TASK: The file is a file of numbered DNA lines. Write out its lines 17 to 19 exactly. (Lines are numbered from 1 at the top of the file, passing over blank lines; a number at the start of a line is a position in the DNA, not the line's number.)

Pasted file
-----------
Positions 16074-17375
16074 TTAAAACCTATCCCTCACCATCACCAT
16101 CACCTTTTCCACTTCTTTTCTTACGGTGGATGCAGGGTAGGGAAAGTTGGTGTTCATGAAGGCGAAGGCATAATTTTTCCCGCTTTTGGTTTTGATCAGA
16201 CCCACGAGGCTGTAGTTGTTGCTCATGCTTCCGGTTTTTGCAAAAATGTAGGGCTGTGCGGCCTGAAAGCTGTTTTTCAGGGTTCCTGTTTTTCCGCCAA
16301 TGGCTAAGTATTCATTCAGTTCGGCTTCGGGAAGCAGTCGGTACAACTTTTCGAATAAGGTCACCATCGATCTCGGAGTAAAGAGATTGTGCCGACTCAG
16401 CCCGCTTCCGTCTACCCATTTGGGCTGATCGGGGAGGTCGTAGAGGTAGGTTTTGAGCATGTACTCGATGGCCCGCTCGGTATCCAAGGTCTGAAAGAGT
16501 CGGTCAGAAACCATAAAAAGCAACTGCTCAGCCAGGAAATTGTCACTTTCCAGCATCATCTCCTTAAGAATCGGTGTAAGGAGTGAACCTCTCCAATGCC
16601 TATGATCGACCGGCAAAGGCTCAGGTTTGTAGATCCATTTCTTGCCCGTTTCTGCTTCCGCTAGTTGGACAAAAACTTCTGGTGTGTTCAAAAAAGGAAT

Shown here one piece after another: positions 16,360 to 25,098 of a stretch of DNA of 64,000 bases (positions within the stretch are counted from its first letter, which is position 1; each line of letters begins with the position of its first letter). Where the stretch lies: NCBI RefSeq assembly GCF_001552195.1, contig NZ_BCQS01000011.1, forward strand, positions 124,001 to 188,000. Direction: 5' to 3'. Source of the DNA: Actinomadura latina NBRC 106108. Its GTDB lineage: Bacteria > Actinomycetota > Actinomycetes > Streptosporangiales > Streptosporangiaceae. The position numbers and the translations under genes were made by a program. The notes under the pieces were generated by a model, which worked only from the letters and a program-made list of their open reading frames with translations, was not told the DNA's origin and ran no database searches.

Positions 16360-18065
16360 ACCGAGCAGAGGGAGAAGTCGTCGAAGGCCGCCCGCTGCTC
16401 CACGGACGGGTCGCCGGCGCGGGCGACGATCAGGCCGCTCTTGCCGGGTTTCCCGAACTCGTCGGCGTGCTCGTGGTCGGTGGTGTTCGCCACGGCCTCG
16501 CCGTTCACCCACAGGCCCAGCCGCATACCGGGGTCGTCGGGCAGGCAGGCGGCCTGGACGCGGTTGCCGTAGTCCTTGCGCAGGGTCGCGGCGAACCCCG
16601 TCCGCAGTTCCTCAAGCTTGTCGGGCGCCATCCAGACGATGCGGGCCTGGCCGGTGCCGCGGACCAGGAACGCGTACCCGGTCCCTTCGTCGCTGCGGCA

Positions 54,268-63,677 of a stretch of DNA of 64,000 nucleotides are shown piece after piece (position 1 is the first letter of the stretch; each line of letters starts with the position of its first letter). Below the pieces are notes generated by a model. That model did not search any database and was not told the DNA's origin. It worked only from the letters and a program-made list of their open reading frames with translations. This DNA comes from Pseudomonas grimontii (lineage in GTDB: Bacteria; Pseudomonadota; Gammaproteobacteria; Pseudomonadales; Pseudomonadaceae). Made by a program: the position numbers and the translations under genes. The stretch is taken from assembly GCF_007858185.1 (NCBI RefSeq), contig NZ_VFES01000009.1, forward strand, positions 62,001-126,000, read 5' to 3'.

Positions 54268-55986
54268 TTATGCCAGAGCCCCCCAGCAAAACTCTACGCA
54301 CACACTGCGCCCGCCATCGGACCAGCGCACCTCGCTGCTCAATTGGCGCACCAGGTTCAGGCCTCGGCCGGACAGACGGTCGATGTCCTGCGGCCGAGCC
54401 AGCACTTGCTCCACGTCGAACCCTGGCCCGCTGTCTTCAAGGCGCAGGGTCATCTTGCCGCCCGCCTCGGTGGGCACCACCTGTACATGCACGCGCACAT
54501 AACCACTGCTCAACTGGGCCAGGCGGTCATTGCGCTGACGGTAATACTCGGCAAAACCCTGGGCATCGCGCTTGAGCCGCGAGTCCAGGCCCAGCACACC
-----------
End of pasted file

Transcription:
54268 TTATGCCAGAGCCCCCCAGCAAAACTCTACGCA
54301 CACACTGCGCCCGCCATCGGACCAGCGCACCTCGCTGCTCAATTGGCGCACCAGGTTCAGGCCTCGGCCGGACAGACGGTCGATGTCCTGCGGCCGAGCC
54401 AGCACTTGCTCCACGTCGAACCCTGGCCCGCTGTCTTCAAGGCGCAGGGTCATCTTGCCGCCCGCCTCGGTGGGCACCACCTGTACATGCACGCGCACAT